In 2009, the Mets used their first pick, 72nd overall, in the MLB draft on a high school senior named Steve Matz. The lefty played his high school at Ward Melville, located in Setauket, New York, located a little over an hour east of Citi Field on Long Island. You might say he was born to play for Mets.
Because he did not officially sign with the team until mid-August, Matz didn’t get an opportunity to play professional ball in 2009. Poised to play in 2010, Matz suffered a setback when he underwent Tommy John surgery last May, and thus has yet to throw a pitch for the Mets organization. Now nearly nine months into the rehab process, Matz will most likely be assigned to one of the Mets short-season affiliates in 2011. Fortunately for RisingApple.com, Steve was kind enough to take some time and answer a few questions about the rehab process, high school, his future and development and more. Steve won’t be on the major league scene for a few years, but we at RisingApple.com wish him the best of luck and look forward to watching him develop in the Mets farm system.
Q: Going to school on Long Island, did you grow up a Met fan? If so, what was that like? If not, what was your favorite team growing up?
A: Yes I did grow up a Met fan. I loved watching all baseball but would root for the Mets. Some of my family are bigger Met fans than me so it was really cool to get drafted by the Mets.
Q: What has the rehab process been like recovering from Tommy John surgery?
A: The process recovering from Tommy John has been a roller coaster ride. Some days you feel great, other days it feels stiff. It’s a long process and I got to just be patient. That is the main thing-just being patient.
Q: What would you say is your approach to pitching?
A: I haven’t really established myself in professional baseball enough to say my approach. Back in high school I would attack hitters with fastballs and rely on that. Pro ball is a whole different game though. I am going to have get command of my change up and curveball to really be successful.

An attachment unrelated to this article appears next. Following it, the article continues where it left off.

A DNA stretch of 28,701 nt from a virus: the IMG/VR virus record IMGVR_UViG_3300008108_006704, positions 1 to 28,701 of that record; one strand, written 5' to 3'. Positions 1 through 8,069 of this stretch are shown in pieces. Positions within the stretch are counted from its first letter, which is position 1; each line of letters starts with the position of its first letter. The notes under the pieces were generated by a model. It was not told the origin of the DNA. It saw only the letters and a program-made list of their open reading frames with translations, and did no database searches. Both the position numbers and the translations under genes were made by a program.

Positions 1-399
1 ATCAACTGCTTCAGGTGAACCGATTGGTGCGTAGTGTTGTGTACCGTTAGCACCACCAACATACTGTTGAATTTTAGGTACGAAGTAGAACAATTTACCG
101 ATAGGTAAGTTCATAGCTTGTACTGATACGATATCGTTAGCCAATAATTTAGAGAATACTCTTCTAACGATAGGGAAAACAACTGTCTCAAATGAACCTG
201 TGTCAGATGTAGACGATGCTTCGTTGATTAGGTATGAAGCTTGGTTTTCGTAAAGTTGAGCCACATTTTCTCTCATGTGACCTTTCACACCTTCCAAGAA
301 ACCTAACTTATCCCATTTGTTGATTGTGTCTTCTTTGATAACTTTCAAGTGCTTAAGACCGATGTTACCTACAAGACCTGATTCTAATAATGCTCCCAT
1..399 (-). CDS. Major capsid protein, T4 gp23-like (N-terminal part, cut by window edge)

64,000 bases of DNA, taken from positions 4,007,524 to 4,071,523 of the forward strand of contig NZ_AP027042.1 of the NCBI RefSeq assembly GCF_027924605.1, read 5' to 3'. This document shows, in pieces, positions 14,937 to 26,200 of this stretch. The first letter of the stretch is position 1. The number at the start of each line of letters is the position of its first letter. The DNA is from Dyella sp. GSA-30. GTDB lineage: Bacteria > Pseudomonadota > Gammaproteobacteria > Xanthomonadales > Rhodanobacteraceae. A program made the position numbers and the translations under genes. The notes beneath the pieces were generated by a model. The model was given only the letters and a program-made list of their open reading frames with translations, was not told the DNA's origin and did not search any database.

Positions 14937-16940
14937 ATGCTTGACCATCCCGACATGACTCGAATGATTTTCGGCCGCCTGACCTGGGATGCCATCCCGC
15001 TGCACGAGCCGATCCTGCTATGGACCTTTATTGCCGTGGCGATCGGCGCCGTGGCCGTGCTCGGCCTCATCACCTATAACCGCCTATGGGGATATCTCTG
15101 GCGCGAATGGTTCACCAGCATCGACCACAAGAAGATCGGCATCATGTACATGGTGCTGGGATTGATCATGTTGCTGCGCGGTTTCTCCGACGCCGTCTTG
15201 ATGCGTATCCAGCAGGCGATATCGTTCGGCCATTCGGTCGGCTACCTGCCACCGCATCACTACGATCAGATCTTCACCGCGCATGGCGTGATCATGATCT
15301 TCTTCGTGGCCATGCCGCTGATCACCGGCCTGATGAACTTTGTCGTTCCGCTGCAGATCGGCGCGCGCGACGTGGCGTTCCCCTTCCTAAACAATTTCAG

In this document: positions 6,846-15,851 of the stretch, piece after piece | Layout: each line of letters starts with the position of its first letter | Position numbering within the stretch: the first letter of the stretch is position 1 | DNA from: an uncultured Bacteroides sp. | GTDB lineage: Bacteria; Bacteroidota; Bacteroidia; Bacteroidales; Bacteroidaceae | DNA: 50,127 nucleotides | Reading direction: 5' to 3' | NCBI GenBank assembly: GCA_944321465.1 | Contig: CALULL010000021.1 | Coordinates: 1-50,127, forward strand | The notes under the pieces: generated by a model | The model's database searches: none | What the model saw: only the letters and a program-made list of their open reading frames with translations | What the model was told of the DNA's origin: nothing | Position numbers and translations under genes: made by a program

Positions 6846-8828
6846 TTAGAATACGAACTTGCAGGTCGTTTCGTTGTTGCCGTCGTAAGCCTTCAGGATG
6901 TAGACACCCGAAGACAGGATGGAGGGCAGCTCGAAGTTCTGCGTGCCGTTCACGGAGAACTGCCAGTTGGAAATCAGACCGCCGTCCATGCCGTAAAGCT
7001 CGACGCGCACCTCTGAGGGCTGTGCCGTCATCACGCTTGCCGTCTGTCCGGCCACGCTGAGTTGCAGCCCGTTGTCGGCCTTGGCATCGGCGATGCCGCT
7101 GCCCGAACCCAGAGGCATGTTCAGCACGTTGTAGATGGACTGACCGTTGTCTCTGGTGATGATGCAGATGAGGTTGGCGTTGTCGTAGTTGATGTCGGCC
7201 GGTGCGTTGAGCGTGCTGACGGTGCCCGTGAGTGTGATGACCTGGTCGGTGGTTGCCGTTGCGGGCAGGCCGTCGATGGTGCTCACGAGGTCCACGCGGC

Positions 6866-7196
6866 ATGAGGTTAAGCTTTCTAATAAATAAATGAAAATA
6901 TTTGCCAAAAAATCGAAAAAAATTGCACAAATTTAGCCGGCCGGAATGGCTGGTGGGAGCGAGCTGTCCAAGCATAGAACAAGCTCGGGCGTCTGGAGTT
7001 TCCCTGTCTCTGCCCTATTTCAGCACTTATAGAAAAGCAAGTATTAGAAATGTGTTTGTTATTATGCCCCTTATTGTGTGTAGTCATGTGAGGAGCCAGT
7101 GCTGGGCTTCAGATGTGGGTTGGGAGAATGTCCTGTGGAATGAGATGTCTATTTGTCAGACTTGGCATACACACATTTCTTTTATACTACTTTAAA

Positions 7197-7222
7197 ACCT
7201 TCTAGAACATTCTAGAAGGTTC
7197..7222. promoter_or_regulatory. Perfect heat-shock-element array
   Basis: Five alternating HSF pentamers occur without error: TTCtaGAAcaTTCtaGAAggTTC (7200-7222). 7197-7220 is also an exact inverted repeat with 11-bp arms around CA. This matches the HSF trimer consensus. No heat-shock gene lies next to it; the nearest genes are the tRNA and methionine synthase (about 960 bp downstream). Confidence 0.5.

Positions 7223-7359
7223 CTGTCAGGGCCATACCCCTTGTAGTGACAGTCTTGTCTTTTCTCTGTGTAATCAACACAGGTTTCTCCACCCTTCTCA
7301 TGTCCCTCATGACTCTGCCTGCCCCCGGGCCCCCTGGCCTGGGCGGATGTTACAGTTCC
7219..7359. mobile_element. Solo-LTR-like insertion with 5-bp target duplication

Q: What pitcher would you say your most model yourself after, and why?
A: That’s tough to say. My style of pitching is similar to Andy Pettitte I guess. Not super over powering, big leg kick. I guess that’s the best I can give you.
Q: You are expected to begin the year with a short season team. What do you hope to gain in your first professional baseball season?
A: This year I hope to just pitch healthy the whole season and try to gain command on all of my pitches, because command is key in this game.
Q: Is it intimidating to be still relatively young, working out with the veterans around Port St. Lucie?
A: Definitely not intimidating. If anything it is beneficial because these are the guys who have been in my situation and have to work there way up. They are all friendly and I like to pick their brains, and get anything I can get. Some have even been through Tommy John surgery as well so it’s good to have someone with you who’s been through it.
Q: While rehabbing, you’ve been working out close to home. What has that experience been like now that you are with the Mets organization?
A: I have been at Garden City. I love it there. My therapist Tim Mauro has been great and really helped me. They also have a training facility in the back so I have been doing that as well to stay in shape. I love it.
Q: What would you say is your best pitch? Which one would you say you’d like to improve the most?
A: My best pitch is my fastball right now. I mostly relied on that in high school. I would like to improve my change and curveball’s command wise and making it all look similar out of my hand. I may even want to add a cutter down the line.
Q: What was your greatest high school baseball moment?
A: My greatest high school baseball moment was when I faced Pat-Med [Patchogue-Medfod] High School. It was me vs. [Marcus] Stroman. Stroman is now at Duke and doing unbelievable. We ended up winning 1-0. We both went seven innings there were tons of fans. We won-scored on a dropped third strike. That was a fun game.
Q: Is there any major leaguer currently playing that you would love to pitch against?
A: No not necessarily. I just want to get there; I don’t care who I pitch against.
Q: My friend who went to Ward Melville said that making an entrance at prom was a huge deal. If this is true, what kind of entrance did you make?
A: [Laughing] Yeah. It is a huge deal. I didn’t do anything too fancy just a big party bus with a bunch of people.